The Essential Shakespeare: A Biographical Adventure

The Essential Shakespeare: A Biographical Adventure

The Essential Shakespeare: A Biographical Adventure

The Essential Shakespeare: A Biographical Adventure

Excerpt

I have to thank the Council of the British Academy for its kind permission to reprint one or two brief passages from a lecture I delivered before that body in 1929, entitled The Elizabethan Shakespeare.

In a book of this scope and size it would be absurd to attempt a record of my indebtedness to previous writers: let it suffice to say that my creditors are more than I can number and the liability beyond my discharge. But two names I must mention. I had hoped to break a lance with an old friend of Cambridge days, Lytton Strachey, in the last chapter, which was first written as a reply to his brilliant essay, Shakespeare's Final Period. But just as I was going to press, he laid his pen aside to join "the loveliest and the best", and I have removed all traces of disagreement except one nameless reference.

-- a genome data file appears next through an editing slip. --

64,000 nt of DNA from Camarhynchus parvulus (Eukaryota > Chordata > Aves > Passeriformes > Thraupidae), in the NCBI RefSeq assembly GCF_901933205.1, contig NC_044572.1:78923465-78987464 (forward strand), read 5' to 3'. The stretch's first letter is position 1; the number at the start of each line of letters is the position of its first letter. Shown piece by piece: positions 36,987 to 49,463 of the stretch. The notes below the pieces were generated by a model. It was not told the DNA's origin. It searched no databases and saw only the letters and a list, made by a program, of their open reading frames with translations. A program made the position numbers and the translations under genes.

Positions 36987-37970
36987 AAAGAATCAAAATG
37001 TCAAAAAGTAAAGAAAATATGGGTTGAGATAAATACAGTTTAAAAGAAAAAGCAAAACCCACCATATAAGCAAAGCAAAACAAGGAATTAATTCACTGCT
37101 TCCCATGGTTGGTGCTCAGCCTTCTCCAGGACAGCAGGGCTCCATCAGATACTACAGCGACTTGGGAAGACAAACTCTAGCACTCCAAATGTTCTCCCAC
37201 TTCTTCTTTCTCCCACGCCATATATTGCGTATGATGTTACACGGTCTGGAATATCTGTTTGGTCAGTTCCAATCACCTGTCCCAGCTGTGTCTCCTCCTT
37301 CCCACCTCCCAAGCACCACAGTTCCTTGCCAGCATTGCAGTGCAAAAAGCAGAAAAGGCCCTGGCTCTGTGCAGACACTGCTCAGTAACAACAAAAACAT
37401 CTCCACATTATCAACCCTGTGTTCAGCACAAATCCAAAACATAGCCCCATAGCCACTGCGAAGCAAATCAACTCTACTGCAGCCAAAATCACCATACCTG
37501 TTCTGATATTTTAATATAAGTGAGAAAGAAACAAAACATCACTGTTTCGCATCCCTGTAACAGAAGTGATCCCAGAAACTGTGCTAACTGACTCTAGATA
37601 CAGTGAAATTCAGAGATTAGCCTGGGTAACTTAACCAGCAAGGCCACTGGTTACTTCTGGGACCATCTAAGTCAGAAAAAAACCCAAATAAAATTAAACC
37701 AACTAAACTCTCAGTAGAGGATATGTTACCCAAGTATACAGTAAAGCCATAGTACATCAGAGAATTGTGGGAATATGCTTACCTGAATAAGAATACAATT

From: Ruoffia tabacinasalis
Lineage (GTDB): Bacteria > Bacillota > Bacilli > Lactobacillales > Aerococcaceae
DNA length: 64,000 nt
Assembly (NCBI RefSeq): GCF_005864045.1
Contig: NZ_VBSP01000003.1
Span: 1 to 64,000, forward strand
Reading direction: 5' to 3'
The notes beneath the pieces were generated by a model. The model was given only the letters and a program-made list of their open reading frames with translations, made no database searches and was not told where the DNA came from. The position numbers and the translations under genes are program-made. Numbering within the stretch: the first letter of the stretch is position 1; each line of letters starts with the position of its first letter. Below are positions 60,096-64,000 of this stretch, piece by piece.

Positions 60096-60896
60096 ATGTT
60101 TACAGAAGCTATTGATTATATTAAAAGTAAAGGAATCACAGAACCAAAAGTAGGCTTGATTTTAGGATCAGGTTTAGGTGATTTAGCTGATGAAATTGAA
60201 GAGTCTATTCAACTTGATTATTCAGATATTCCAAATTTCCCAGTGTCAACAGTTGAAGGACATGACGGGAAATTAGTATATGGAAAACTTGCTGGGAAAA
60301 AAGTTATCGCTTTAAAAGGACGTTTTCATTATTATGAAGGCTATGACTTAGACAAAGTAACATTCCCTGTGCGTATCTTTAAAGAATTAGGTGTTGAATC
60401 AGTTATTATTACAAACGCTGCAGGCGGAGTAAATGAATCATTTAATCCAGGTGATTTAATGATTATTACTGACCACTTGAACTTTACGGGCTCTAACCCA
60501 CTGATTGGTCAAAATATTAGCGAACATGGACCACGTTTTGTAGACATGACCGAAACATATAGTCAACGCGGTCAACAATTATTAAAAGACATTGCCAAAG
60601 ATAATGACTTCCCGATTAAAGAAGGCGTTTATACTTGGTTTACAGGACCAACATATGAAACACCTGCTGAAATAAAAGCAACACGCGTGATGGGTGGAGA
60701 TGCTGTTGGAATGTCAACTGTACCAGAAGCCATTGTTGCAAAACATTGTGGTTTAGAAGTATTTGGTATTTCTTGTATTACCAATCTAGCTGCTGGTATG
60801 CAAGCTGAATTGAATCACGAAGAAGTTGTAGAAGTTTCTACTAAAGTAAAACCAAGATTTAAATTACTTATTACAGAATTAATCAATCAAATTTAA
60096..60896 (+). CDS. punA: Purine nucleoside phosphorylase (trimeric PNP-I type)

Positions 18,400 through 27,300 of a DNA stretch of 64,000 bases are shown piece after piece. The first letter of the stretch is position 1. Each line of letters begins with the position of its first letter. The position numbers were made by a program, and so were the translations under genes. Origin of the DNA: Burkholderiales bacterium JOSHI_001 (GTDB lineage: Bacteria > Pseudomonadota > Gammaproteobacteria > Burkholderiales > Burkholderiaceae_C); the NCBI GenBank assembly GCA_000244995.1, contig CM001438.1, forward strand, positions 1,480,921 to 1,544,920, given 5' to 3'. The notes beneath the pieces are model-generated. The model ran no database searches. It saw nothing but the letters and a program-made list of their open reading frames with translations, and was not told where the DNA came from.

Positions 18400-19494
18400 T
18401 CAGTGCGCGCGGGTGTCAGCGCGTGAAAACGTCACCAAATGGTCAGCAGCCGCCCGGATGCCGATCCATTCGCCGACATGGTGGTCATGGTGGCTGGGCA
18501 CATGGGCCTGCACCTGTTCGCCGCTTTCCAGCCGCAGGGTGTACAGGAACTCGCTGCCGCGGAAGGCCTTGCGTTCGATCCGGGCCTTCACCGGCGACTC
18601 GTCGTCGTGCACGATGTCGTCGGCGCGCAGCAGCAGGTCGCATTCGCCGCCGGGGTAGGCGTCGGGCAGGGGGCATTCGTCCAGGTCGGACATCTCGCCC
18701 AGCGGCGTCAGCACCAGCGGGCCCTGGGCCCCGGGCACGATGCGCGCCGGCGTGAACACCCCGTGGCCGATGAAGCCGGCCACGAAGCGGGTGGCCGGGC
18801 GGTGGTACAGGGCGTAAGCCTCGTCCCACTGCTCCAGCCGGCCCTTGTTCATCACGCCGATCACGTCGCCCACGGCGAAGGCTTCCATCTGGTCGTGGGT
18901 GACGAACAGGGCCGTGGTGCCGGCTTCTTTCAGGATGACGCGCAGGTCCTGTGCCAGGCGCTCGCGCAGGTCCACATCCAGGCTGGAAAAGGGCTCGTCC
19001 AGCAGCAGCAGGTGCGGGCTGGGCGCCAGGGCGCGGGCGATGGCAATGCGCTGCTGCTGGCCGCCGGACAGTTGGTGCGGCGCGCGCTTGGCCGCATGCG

I could wish to associate the last chapter too with the name of Sir Edmund Chambers. Though of course the book as a whole owes more than I can estimate to his William Shakespeare: a study of facts and problems, I admit to my shame that it was not until it was all but complete, and my theory of The Tempest and of what he calls Shakespeare's "conversion" had been worked out, that I read his early prefaces, recently reprinted as Shakespeare: a survey. It was interesting to discover that in respect to the last phase we were on somewhat the same tack, and though I differ with him sharply on . . .

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